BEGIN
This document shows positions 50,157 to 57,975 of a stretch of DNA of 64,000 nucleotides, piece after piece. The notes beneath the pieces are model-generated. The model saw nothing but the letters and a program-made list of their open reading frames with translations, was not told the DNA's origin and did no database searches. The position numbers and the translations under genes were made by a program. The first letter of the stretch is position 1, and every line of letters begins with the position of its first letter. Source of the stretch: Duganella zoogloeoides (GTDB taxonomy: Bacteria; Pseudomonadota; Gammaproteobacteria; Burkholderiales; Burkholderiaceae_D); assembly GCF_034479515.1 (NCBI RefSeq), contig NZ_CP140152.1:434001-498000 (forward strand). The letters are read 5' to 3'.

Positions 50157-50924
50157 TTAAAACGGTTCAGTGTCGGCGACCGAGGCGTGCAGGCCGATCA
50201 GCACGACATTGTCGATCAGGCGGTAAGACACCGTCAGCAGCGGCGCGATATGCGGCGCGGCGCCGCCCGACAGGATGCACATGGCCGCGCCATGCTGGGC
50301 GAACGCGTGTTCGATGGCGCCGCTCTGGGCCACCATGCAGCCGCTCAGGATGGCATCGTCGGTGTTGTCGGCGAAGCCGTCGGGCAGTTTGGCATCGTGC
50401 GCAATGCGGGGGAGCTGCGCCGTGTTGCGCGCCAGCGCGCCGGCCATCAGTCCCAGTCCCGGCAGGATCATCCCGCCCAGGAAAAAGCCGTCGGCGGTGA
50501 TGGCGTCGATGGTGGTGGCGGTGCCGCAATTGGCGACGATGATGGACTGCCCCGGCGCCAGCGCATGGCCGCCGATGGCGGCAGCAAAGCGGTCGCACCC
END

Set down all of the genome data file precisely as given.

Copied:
This document shows positions 50,157 to 57,975 of a stretch of DNA of 64,000 nucleotides, piece after piece. The notes beneath the pieces are model-generated. The model saw nothing but the letters and a program-made list of their open reading frames with translations, was not told the DNA's origin and did no database searches. The position numbers and the translations under genes were made by a program. The first letter of the stretch is position 1, and every line of letters begins with the position of its first letter. Source of the stretch: Duganella zoogloeoides (GTDB taxonomy: Bacteria; Pseudomonadota; Gammaproteobacteria; Burkholderiales; Burkholderiaceae_D); assembly GCF_034479515.1 (NCBI RefSeq), contig NZ_CP140152.1:434001-498000 (forward strand). The letters are read 5' to 3'.

Positions 50157-50924
50157 TTAAAACGGTTCAGTGTCGGCGACCGAGGCGTGCAGGCCGATCA
50201 GCACGACATTGTCGATCAGGCGGTAAGACACCGTCAGCAGCGGCGCGATATGCGGCGCGGCGCCGCCCGACAGGATGCACATGGCCGCGCCATGCTGGGC
50301 GAACGCGTGTTCGATGGCGCCGCTCTGGGCCACCATGCAGCCGCTCAGGATGGCATCGTCGGTGTTGTCGGCGAAGCCGTCGGGCAGTTTGGCATCGTGC
50401 GCAATGCGGGGGAGCTGCGCCGTGTTGCGCGCCAGCGCGCCGGCCATCAGTCCCAGTCCCGGCAGGATCATCCCGCCCAGGAAAAAGCCGTCGGCGGTGA
50501 TGGCGTCGATGGTGGTGGCGGTGCCGCAATTGGCGACGATGATGGACTGCCCCGGCGCCAGCGCATGGCCGCCGATGGCGGCAGCAAAGCGGTCGCACCC